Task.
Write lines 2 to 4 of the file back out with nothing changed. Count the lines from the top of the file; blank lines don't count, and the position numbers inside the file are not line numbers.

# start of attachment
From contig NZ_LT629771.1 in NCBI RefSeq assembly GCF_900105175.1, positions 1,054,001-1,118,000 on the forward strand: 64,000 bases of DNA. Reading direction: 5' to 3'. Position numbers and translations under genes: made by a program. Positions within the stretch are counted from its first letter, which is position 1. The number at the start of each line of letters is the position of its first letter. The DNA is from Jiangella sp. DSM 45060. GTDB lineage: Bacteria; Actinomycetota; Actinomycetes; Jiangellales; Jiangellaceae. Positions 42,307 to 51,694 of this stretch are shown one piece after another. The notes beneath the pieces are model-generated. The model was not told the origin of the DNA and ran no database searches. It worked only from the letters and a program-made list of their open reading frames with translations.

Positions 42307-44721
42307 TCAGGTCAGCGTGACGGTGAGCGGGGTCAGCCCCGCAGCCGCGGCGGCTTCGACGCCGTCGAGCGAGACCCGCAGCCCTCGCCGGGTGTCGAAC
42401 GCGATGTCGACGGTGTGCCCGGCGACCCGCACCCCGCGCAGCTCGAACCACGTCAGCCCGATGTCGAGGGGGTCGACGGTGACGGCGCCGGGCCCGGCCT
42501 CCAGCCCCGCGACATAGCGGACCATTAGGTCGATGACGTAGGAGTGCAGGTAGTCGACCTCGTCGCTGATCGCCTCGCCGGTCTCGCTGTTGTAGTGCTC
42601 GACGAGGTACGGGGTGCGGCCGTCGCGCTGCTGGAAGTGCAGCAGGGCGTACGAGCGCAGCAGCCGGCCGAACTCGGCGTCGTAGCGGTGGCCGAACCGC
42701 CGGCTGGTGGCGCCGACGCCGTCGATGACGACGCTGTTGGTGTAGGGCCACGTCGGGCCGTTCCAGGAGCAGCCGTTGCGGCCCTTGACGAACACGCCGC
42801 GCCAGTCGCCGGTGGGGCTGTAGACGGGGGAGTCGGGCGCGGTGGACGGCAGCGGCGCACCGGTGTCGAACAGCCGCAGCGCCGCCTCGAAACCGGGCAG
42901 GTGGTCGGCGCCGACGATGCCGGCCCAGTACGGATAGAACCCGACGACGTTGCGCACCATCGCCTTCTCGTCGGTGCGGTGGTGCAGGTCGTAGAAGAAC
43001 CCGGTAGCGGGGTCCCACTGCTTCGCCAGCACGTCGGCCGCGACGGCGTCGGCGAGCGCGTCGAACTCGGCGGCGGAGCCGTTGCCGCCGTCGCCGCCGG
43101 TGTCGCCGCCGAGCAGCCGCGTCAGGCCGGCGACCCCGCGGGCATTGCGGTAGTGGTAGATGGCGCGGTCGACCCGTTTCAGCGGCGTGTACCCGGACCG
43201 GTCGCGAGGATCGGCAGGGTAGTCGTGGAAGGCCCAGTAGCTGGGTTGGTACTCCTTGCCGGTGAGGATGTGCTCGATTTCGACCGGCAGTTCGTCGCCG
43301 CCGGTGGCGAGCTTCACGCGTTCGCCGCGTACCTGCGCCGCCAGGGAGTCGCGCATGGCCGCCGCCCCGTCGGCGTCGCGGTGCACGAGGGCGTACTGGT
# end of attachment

Positions 42307-44721
42307 TCAGGTCAGCGTGACGGTGAGCGGGGTCAGCCCCGCAGCCGCGGCGGCTTCGACGCCGTCGAGCGAGACCCGCAGCCCTCGCCGGGTGTCGAAC
42401 GCGATGTCGACGGTGTGCCCGGCGACCCGCACCCCGCGCAGCTCGAACCACGTCAGCCCGATGTCGAGGGGGTCGACGGTGACGGCGCCGGGCCCGGCCT